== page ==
Higher pay lures local nurses to staffing agencies

State Sen. Juan “Chuy” Hinojosa is investigating whether local nurses are parting ways with hospitals to work for the state’s staffing agencies that are responding to a COVID-19 surge in the area, paying its nurses almost four times higher wages. The Texas Department of State Health Services partnered with staffing agencies earlier this year to deploy more than 620 additional medical personnel to the Rio Grande Valley to assist hospitals struggling with staffing shortages. Hinojosa, however, told The Monitor on Friday he believes some of those nurses could be the same from the area who were already employed locally and parted ways with their employer, either voluntarily or otherwise. Read the full story at themonitor.com

Former students, daughter celebrate Marian Monta’s theatre arts legacy

Just a squeeze of Marian Monta’s hand. That’s what Kent Smither says is the best compliment he has ever received. Nearly a decade ago, in a dark theatre while Smither’s production of “Macbeth” took the stage at the then-University of Texas-Pan American in Edinburg, he was sitting next to Monta, his former theatre professor and longtime mentor. To him, she was the most important person in the audience that evening. Read the full story at themonitor.com

Hidalgo Co. issues shelter-at-home order as virus deaths, cases surge

As a response to the surge of COVID-19 cases and deaths in the Rio Grande Valley, Hidalgo County Judge Richard F. Cortez enacted a shelter-at-home order Monday, mandating residents to remain at home, obey curfews and wear facial coverings in public. Under the order, residents are only allowed to leave their homes for necessary reasons, or to obtain necessary resources, such as medication or doctor visits. Anyone under 17 is mandated to be accompanied by a parent or guardian while out of the house for these activities. A curfew for residents older than 18 is set from 10 p.m. to 5 a.m. Read the full story at themonitor.com.

Community weeps for slain McAllen policemen at public viewing

Two coffins. Two American flags. One community stunned and heartbroken by the immense loss of two local police officers. The tears shed at the McAllen Convention Center on Wednesday for fallen McAllen police officers Edelmiro Garza Jr. and Ismael Chavez Jr., who were shot and killed responding to a domestic disturbance Saturday, seemed to flow the entire day at the venue. One of the more emotional scenes at their public viewing Wednesday came when the Garza family greeted the arrival of Edelmiro’s flag-draped casket that morning. His 6-year-old daughter, Brianna, pointed toward her daddy as his casket was removed from the hearse. Read the full story at themonitor.com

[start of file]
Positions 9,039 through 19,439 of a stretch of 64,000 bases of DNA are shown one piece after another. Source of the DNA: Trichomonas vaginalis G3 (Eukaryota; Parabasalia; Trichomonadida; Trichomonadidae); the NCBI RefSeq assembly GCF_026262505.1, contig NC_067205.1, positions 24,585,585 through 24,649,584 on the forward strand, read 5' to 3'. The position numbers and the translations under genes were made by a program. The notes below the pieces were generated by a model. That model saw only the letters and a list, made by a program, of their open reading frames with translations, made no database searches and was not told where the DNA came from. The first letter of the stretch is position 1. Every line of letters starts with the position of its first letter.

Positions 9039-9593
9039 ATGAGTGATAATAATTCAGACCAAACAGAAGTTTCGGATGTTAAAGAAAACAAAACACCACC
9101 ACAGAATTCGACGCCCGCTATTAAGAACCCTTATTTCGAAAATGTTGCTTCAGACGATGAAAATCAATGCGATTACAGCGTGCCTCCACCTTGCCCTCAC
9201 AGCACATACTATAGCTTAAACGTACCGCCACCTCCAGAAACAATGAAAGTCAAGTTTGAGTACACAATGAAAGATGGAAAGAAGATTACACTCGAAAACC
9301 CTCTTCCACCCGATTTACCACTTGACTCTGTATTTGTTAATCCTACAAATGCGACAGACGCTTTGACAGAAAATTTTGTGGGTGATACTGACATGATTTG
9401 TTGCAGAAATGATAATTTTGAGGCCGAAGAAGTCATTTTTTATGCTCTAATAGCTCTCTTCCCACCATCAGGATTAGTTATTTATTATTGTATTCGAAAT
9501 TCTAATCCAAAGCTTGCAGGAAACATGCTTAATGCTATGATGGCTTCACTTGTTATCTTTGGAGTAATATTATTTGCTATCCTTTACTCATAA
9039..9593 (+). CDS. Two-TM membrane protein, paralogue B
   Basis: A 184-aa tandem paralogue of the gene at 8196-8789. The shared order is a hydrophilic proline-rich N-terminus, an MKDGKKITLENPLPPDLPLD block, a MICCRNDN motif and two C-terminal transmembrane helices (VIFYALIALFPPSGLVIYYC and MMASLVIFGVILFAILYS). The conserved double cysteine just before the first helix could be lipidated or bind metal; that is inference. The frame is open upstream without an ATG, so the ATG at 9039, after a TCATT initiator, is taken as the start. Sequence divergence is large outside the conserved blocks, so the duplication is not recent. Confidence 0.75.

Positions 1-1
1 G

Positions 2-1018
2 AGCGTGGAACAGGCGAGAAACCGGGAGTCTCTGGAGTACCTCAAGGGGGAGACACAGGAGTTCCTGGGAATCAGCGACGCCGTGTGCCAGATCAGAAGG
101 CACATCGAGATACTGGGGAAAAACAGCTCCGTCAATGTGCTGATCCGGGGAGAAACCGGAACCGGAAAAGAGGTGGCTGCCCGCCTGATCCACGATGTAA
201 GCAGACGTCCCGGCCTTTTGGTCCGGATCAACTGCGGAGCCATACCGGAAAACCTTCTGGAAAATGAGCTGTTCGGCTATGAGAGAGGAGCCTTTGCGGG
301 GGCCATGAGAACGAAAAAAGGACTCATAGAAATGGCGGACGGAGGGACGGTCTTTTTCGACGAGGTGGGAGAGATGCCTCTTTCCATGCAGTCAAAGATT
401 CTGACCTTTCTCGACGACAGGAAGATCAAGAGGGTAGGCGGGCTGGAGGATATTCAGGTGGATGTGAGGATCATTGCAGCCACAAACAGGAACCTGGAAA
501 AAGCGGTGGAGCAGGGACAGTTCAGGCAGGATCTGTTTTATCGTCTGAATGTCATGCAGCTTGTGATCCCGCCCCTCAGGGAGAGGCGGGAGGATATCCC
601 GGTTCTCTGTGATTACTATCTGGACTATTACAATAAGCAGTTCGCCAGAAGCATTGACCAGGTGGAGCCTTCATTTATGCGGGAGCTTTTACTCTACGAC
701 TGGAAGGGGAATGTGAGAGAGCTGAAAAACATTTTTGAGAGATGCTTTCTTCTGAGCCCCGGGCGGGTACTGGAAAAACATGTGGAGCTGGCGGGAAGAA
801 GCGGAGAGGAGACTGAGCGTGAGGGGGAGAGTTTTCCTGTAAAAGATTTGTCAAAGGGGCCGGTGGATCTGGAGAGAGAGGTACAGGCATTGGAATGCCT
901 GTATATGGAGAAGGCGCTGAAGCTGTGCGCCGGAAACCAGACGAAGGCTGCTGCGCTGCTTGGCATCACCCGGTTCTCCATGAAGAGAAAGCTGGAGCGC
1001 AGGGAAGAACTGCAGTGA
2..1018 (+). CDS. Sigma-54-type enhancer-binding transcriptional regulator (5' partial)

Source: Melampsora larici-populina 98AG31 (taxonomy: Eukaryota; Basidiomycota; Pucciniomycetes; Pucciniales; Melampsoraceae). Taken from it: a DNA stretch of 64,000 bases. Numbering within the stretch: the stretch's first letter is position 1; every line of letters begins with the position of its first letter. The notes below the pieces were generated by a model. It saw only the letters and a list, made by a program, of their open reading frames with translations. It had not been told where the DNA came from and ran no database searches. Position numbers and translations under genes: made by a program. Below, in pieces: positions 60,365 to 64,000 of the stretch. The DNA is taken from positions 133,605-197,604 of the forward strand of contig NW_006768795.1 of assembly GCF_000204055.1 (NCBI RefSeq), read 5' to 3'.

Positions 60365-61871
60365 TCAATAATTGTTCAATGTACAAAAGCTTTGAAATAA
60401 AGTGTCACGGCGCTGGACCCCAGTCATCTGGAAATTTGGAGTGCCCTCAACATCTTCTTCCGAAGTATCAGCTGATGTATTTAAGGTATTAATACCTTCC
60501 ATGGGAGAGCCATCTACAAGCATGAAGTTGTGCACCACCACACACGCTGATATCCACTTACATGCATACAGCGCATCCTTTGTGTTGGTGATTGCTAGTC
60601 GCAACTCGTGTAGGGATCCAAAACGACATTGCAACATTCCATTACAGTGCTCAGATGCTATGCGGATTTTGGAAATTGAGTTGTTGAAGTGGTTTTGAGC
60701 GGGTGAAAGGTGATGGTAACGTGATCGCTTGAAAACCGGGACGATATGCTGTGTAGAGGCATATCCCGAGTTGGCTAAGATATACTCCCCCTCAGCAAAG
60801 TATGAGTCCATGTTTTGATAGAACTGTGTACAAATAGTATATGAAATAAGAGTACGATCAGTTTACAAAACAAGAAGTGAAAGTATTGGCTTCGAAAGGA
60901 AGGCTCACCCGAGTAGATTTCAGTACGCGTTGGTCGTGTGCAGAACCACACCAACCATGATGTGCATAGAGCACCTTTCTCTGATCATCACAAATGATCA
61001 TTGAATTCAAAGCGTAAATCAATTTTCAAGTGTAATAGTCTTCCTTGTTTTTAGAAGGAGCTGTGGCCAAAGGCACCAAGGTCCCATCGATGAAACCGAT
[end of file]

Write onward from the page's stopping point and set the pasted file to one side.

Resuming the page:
Hidalgo Co. confirms 1,320 new virus cases, 17 deaths in 2 days

In addition to reporting 1,320 new positive cases, 17 people have died from complications related to COVID-19 between Saturday and Sunday, county Judge Richard F. Cortez announced in a news release. “I send my deepest condolences to the families of these 17 individuals for the loss of their loved one,” Judge Cortez said. “On Monday, I will be issuing new emergency Shelter at Home orders, which I strongly hope everyone will voluntarily follow so that we can slow the spread of COVID-19.” The county noted 1,072 cases of the total reported Sunday were from federal testing from Bert Ogden Arena and additional testing being conducted at military sites. Read the full story at themonitor.com

STC: Bond refunding should save taxpayers $3.6M

South Texas College announced earlier this month that it had made a refinancing move it expects will save taxpayers over $3.6 million. The college sold $41 million in limited ad valorem tax refunding bonds on July 1, which are expected to save the college $3.6 million in debt service and result in a tax reduction to the residents in Hidalgo and Starr counties. Paul R. Rodriguez, STC board chairman, says the board has been monitoring the financial situation for several months. Read the full story at themonitor.com